But Nova Scotia's going to go there. Here's Chris Selley at the National Post:
Selley starts pushing to see how far Nova Scotia Health Minister Maureen MacDonald will toboggan down that slope:Nova Scotia bolted into the lead this week in the epic race among North American jurisdictions to make us slightly safer - barely overtaking King County, Wash., which in June banned swimming and wading in rivers without wearing a life jacket.Bill 131, tabled Tuesday at the House of Assembly in Halifax, would make it illegal to ski or snowboard without a helmet, effective Nov. 1, 2012. A helmet cuts the risk of head injury by at least 60%, according to a news release from the Nova Scotia Department of Health and Wellness. And Minister Maureen MacDonald assures me there will, indeed, be helmet cops on the slopes. The minimum fine is $250.Ms. MacDonald offers two justifications for this: brain injuries, and the terrible consequences they often entail; and the money it costs to treat them. According to the province, a "traumatic brain injury" costs roughly $400,000 a year to treat. And since 2000, 11 helmetless skiers and snowboarders have suffered such an injury on the slopes of Nova Scotia. Call it one a year.
My short answer: social stigma doesn't yet attach to skiers. Politically disfavoured groups that impose costs through the public health system see taxation, regulation, and eventually bans on activity. Tobacco's nearing the end of that slope, alcohol's moving along, and fat people are next at the gate. Bans don't come until participants have been sufficiently stigmatized - anti-smoking ads don't just encourage people to quit smoking, they also do a nice job in painting smokers as antisocial people who hate their kids. Dodgy cost reports painting costs borne by smokers, drinkers, and the obese as costs to the country help fuel demand for greater regulation and taxation.People who slide quickly down mountains put a huge burden on the public health system, if you're inclined to look at it that way - I'm certainly not, but clearly many Canadians are - and that will still be true when the last dinosaur buys a helmet. Most snow sports injuries aren't head injuries anyway. All four people who died at Canadian ski resorts last season were wearing helmets.So, aren't we trying to save lives? Aren't we trying to save the healthcare system money?"This legislation doesn't ban skiing," says Ms. MacDonald, sounding a bit exasperated.According to her own logic, and in her own words, I have to ask: Why not?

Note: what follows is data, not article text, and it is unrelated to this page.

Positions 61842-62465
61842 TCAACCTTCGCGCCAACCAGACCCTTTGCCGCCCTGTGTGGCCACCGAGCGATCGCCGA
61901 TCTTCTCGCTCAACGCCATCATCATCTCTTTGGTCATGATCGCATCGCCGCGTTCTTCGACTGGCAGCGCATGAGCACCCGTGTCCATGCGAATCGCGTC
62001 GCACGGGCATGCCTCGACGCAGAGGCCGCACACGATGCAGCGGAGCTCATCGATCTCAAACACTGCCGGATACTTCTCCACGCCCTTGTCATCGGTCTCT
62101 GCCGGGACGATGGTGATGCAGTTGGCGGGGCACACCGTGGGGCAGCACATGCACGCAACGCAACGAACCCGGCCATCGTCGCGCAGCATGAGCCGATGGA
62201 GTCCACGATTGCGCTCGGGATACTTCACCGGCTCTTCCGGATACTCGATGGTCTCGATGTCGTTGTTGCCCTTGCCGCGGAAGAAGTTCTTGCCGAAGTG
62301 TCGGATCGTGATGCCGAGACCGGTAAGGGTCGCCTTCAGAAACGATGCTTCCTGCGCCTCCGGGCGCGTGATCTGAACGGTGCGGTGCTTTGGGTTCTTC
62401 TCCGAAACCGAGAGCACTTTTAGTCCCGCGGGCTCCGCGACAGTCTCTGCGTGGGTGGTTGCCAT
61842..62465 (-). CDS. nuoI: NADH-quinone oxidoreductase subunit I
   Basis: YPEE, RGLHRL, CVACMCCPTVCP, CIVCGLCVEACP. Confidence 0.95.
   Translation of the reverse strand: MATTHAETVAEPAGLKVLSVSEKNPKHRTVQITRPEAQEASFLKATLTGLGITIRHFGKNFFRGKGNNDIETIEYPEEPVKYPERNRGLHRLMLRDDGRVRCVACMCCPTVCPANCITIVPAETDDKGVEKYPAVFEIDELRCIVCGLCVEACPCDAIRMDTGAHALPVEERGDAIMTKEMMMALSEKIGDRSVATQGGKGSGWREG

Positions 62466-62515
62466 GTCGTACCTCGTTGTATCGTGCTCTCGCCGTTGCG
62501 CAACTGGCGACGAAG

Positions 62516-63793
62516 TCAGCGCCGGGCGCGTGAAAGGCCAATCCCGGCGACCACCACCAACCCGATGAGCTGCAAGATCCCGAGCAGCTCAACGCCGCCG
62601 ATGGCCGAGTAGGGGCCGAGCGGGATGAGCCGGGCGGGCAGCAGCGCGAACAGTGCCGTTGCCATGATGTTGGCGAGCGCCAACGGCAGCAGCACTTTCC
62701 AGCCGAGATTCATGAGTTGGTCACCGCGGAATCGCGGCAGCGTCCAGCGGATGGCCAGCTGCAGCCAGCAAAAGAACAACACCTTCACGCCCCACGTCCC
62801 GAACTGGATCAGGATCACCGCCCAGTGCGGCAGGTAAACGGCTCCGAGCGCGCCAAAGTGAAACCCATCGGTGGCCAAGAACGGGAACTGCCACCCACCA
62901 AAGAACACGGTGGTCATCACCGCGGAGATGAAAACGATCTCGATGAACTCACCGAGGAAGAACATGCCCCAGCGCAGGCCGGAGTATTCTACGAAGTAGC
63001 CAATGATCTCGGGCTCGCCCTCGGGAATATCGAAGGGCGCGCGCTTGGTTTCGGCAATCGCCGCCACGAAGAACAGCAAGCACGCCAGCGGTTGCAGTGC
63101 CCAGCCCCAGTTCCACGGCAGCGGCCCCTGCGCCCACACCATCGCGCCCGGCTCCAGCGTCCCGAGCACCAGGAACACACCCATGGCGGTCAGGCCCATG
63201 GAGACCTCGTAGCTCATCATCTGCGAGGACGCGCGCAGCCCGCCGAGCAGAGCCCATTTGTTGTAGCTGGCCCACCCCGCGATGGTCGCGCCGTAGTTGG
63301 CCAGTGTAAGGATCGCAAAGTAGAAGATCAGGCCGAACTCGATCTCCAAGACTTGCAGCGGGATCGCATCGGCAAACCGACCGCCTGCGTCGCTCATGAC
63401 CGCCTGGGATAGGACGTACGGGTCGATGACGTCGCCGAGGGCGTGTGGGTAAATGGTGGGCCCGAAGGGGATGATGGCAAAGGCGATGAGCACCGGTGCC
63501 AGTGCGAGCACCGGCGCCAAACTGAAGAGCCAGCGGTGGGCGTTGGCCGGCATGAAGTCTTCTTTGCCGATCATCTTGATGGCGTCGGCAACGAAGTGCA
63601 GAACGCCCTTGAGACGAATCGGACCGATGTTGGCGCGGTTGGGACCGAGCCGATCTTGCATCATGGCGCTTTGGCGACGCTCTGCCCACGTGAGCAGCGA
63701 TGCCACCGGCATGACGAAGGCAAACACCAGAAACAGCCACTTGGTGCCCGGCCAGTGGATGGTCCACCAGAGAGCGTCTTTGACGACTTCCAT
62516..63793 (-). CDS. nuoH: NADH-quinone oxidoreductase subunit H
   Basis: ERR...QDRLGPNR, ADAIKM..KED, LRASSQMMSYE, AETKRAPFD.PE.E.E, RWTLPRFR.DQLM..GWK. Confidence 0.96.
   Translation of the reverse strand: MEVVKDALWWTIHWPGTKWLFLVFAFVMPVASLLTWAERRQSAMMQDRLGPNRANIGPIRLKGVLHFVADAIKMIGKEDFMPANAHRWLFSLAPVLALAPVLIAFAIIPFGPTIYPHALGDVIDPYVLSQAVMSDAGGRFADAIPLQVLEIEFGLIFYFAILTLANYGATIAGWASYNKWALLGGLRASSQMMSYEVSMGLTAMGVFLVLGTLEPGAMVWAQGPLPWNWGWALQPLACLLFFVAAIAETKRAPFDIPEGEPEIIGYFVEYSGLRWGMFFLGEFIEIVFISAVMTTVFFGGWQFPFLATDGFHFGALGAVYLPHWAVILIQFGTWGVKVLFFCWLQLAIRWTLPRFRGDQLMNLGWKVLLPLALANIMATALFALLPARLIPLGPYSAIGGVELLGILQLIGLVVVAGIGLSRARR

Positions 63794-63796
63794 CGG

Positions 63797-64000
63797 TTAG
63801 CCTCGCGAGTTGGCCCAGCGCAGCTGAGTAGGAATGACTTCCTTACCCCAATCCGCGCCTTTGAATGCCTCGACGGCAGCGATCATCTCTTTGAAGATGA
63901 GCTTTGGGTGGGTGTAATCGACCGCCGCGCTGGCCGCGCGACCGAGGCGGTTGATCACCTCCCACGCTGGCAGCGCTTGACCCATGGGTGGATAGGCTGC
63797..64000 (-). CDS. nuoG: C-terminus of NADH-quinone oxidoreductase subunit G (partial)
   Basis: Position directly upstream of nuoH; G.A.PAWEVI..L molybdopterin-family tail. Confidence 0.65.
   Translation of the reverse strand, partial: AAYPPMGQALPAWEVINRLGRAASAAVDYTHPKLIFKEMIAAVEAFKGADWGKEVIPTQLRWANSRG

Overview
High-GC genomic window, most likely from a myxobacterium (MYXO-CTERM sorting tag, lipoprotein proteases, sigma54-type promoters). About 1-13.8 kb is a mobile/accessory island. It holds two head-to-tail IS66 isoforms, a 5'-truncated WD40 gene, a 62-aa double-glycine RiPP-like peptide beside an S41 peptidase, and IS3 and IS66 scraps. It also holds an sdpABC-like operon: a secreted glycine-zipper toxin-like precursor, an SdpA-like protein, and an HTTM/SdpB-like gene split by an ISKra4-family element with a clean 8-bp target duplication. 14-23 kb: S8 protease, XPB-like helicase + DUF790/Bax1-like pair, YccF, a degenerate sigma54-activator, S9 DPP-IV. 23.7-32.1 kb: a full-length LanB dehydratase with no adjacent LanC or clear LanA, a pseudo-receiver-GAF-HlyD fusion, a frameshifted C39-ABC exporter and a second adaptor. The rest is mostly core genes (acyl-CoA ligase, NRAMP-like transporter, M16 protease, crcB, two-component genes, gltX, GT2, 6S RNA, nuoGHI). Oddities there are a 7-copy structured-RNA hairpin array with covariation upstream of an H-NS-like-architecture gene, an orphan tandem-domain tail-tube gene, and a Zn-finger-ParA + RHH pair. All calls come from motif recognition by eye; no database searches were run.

If every sort of risky activity that potentially imposed cost through the public health system merited tax or regulatory treatment, it is hard to think of any part of private life that would escape attention.